Early lifeFrom Wikipedia, the free encyclopedia Rabbitt was born to Irish immigrants in Brooklyn, New York in 1941 and was raised in the nearby community of East Orange, New Jersey. His father was an oil-refinery refrigeration worker and a skilled fiddle and accordion player who often entertained local New York City dance halls. By age twelve Rabbitt was a proficient guitar player, having been taught by his scoutmaster, Bob Scwickrath. During his childhood Rabbitt became a self-proclaimed "walking encyclopedia of country music". After his parents divorced he dropped out of school at age sixteen. His mother, Mae, explained this action by saying that Rabbitt "was never one for school [because] his head was too full of music." He later obtained a high school diploma after taking courses at night school.
Early careerRabbitt was employed as a mental hospital attendant in the late 1950s but, like his father, he fulfilled his love of music by performing at the Six Steps Down club in his hometown. He later won a talent contest and was given an hour of Saturday night radio show time to broadcast a live performance from a bar in Paterson. In 1964, he signed his first record deal with 20th Century Records and released the singles, "Next to the Note" and "Six Nights and Seven Days". Four years later, with $1,000.00 to his name, Rabbitt moved to Nashville where he began his career as a songwriter. During his first night in the town, Rabbitt wrote "Working My Way Up to the Bottom", which Roy Drusky recorded in 1968. To support himself, Rabbitt worked as a truck driver, soda jerk and fruit picker while in Nashville. He was ultimately hired as a staff writer for the Hill & Range Publishing Company and received a salary of $37.50 per week. As a young songwriter, Rabbitt socialized with other aspiring writers at Wally's Clubhouse, a bar in Nashville; he said that he and the other patrons had "no place else to go." Rabbitt became successful as a songwriter in 1969 when Elvis Presley recorded his song "Kentucky Rain". The song went gold and cast Rabbitt as one of Nashville's leading young songwriters. While eating Cap'n Crunch, he penned "Pure Love", which Ronnie Milsap rode to No. 1 in 1974. This song led to a contract offer from Elektra Records. Rabbitt signed with Elektra Records in 1975. His first single under that label, "You Get To Me" made the Top 40 that year, and two songs in 1975, "Forgive And Forget" and "I Should Have Married You" nearly made the Top 10. These three songs along with a recording of "Pure Love" were included on Rabbitt's self-named debut album in 1975. In 1976 his critically acclaimed Rocky Mountain Music album was released, which handed Rabbitt his first No. 1 Country hit with the track "Drinkin' My Baby (Off My Mind)". In 1977 his third album, Rabbitt was released, which made the Top 5 on country album charts. Also in 1977 the Academy of Country Music named Rabbitt "Top New Male Vocalist of the Year". By that time he had a good reputation in Nashville, and was being compared by critics to singer-songwriter Kris Kristofferson.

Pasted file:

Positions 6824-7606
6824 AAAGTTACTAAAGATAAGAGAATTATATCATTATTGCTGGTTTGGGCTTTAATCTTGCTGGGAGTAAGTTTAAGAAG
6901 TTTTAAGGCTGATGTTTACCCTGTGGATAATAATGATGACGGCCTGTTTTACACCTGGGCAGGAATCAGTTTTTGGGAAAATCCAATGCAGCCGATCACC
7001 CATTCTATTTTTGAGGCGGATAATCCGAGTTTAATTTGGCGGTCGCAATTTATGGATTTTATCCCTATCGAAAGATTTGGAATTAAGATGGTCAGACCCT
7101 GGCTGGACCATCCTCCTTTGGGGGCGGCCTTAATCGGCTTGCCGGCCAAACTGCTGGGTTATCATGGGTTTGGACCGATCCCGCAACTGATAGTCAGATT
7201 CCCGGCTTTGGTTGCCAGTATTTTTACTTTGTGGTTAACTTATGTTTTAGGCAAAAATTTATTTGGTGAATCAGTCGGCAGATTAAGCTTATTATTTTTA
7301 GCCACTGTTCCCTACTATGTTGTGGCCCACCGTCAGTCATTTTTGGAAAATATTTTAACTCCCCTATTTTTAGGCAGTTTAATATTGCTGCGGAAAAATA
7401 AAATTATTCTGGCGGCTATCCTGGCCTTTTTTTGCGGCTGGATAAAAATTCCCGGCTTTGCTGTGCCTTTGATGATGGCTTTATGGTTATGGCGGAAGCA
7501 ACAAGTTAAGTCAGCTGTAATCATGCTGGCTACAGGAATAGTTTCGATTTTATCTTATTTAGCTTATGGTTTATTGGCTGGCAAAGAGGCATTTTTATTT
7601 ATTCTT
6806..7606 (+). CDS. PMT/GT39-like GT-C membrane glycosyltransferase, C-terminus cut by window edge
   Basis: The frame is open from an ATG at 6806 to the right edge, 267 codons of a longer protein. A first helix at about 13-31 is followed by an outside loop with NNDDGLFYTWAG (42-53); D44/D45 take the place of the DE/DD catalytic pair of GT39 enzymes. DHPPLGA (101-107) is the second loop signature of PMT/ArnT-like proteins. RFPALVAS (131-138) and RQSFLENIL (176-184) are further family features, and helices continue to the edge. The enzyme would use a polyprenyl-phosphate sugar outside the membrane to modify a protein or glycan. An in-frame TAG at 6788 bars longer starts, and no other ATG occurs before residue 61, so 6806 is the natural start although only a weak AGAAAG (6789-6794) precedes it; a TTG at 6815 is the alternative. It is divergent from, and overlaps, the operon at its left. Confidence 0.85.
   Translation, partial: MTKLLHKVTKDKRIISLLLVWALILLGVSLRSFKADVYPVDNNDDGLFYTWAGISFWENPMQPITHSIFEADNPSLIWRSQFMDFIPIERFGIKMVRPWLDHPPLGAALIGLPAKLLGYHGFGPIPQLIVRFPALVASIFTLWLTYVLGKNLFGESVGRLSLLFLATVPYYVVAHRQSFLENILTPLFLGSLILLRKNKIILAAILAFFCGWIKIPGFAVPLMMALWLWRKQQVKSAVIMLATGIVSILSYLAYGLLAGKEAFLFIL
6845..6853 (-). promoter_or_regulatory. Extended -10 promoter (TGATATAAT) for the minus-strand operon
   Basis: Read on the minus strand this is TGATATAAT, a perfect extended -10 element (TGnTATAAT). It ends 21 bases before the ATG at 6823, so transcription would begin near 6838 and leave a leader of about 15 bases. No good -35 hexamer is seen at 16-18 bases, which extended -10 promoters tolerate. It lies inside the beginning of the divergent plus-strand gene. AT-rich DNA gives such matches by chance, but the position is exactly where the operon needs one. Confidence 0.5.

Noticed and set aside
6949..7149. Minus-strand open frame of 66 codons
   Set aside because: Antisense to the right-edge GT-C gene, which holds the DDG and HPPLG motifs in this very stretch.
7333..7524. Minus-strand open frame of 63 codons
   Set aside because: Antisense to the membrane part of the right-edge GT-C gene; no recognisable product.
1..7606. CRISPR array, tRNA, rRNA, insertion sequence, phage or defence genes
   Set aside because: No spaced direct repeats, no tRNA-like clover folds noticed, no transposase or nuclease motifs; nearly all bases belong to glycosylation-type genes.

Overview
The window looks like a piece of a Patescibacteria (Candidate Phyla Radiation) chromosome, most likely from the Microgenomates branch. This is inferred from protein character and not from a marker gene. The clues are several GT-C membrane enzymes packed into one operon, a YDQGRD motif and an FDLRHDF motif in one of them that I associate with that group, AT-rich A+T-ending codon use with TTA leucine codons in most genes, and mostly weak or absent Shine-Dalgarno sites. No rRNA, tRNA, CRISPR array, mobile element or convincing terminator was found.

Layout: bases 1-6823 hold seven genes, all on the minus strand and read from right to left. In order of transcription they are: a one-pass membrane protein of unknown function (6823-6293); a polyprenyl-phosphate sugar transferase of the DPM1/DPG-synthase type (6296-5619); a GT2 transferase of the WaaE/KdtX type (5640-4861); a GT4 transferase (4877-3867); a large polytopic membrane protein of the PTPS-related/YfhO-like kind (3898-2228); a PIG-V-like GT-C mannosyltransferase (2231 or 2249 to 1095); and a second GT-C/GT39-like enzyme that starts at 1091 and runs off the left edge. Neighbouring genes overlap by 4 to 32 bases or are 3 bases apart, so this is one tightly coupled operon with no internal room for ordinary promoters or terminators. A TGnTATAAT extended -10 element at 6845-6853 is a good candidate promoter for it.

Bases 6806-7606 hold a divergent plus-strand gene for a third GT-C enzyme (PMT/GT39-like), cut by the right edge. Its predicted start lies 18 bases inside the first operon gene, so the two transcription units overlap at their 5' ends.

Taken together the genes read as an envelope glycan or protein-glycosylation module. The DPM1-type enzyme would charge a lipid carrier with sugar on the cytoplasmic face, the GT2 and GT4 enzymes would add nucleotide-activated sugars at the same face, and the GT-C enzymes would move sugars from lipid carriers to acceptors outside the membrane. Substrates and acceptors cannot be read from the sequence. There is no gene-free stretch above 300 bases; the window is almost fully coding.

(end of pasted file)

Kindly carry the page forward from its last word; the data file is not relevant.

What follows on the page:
Crossover successWhile he was still relatively unknown, Rabbitt toured with and opened for crossover star Kenny Rogers, and also opened for Dolly Parton on a number of dates during her 1978 tour, but soon Rabbitt would himself break through on other charts. Following the 1978 release of Variations, which included two more No. 1 hits, Rabbitt released his first compilation album, The Best of Eddie Rabbitt. The album produced Rabbitt's first cross-over single of his career, "Every Which Way But Loose", which topped country charts and reached the top 30 on both the Billboard 100 and Adult Contemporary, and was featured in a 1978 Clint Eastwood movie of the same name. The song also broke the record for highest chart debut, entering at No. 18. Rabbitt held this record until it was shared with Garth Brooks at the debut of Brooks' 2005 single "Good Ride Cowboy." The record was broken in 2006 upon the No. 17 chart entrance of Keith Urban's "Once in a Lifetime." Rabbitt's next single, the R&B flavored "Suspicions" from his 1979 album Loveline, was an even greater crossover success, again reaching number one on country charts and the Top 15 on the Billboard 100 and Adult Contemporary. He was given his own television special on NBC, first airing on July 10, 1980, which included appearances by such performers as Emmylou Harris and Jerry Lee Lewis. By this point in his career Rabbitt had been compared to a "young Elvis Presley."
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